“She’s on the roof, going for a swim with our operative,” Emily sighed. Raymond craned his neck up and listened. With concentration, he could hear splashes.
“How the bloody hell was I supposed to know that? Bloody Christ, Em, how am I supposed to get up there now?” Raymond asked.
“Just a sec, Ray,” Emily said. She picked up her radio and queued the mic. “Killer, get Diamond to make some noise.”
Kate sat on the edge of the pool, watching Sarah swim and splash. She glanced over to Miles, who was watching from a few feet away.
“Sarah, can you do me a favor?” Kate asked in a low voice. Sarah looked over and nodded. “I want you to scream as loud as you possibly can.” Kate leaned down and playfully splashed Sarah in the face. Sarah responded by letting out an ear-splitting scream that echoed in the night.
“What happened?” Miles asked, rushing forward.
“She got water in my eyes,” Sarah cried, covering her face dramatically.
Raymond covered his right ear when the screech reached him.
“Jesus, that kid has a set of lungs,” Raymond said into his phone.
“Try hearing it over earphones,” Emily said. “Is that enough, Inspector?”
“I suppose, cheers, Em,” Raymond said, disconnecting the call. He turned and rang the doorbell again. This time Pierce answered, looking annoyed. “Sorry to bother you again, Mr. Connolly, but we just heard a suspicious noise coming from your roof, may we investigate?”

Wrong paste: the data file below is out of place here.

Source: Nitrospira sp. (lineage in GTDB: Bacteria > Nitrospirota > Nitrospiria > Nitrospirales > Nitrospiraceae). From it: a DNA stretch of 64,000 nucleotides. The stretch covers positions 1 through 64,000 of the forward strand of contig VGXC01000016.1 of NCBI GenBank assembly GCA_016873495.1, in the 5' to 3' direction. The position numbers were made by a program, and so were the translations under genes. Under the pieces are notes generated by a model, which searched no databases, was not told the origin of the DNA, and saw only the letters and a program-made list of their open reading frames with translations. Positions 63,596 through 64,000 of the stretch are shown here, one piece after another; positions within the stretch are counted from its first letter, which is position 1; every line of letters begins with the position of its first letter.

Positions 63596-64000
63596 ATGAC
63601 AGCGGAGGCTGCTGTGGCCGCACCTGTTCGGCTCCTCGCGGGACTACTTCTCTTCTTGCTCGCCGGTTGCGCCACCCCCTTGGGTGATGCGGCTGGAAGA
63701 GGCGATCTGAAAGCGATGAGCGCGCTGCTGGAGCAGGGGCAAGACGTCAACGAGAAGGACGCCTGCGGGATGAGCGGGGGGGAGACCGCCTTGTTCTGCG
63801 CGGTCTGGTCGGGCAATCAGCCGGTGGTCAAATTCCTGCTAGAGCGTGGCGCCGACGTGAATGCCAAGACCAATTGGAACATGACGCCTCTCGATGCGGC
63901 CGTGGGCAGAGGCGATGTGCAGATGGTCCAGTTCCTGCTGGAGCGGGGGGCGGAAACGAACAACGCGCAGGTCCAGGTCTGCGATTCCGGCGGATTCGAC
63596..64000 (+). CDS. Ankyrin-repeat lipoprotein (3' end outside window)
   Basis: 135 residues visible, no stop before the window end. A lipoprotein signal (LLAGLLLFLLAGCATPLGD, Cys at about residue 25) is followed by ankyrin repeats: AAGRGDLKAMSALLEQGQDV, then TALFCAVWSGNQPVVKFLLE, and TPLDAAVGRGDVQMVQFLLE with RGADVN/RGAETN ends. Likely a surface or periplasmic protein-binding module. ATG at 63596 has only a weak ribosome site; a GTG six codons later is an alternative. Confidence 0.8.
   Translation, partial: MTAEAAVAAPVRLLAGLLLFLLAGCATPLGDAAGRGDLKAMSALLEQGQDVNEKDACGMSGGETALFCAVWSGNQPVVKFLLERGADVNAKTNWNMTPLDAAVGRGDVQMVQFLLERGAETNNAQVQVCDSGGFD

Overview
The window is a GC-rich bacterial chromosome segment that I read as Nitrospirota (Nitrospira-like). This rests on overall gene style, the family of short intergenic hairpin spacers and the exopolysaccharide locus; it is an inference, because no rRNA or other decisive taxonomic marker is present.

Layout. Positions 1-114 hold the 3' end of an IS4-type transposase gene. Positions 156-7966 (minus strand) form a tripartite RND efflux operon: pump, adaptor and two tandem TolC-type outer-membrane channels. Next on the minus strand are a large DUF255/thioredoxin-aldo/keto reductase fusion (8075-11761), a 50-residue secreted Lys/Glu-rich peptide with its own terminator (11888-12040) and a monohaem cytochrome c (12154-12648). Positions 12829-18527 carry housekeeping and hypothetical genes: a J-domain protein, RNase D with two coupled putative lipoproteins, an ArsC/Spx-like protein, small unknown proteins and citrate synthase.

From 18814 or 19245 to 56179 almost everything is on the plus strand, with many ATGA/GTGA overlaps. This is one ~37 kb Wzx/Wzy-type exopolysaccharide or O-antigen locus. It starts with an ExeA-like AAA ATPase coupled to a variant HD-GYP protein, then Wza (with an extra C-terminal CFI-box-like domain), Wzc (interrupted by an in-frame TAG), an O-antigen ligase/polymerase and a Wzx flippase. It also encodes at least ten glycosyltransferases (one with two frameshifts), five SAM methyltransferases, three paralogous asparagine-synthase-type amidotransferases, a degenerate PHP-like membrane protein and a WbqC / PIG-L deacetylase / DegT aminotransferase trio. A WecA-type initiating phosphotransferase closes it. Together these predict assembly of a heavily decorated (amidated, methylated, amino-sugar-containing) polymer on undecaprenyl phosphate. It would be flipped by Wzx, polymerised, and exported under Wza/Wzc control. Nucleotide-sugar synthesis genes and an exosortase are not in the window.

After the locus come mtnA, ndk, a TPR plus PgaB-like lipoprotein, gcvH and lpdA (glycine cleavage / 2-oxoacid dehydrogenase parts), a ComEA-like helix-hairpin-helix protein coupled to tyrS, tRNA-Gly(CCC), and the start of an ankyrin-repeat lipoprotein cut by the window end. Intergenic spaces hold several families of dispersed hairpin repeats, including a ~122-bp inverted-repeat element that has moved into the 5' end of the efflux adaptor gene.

“Suspicious noise?” Pierce asked.
“A child screaming,” Raymond explained. “Do you have any children, Mr. Connolly?”
“None that I know of,” Pierce said with a smirk. Raymond pushed his way through the front door, followed closely by the two uniforms. “What do you think you’re doing?”
“Investigating a suspicious noise, as I said, Mr. Connolly,” Raymond said. “What’s the quickest way to the roof?”
“Up the stairs, but there’s really nothing to worry about; my girlfriend is over with her daughter, having a swim, it’s probably just her playing about,” Pierce tried.
“Then there shouldn’t be any problem in us checking, now should there?” Raymond said, hurrying up the steps. The two men in uniform waited for Pierce to follow Raymond. When they reached the roof they stood on either side of the door so no one could leave. Miles looked up at them and went pale. Kate stayed where she was.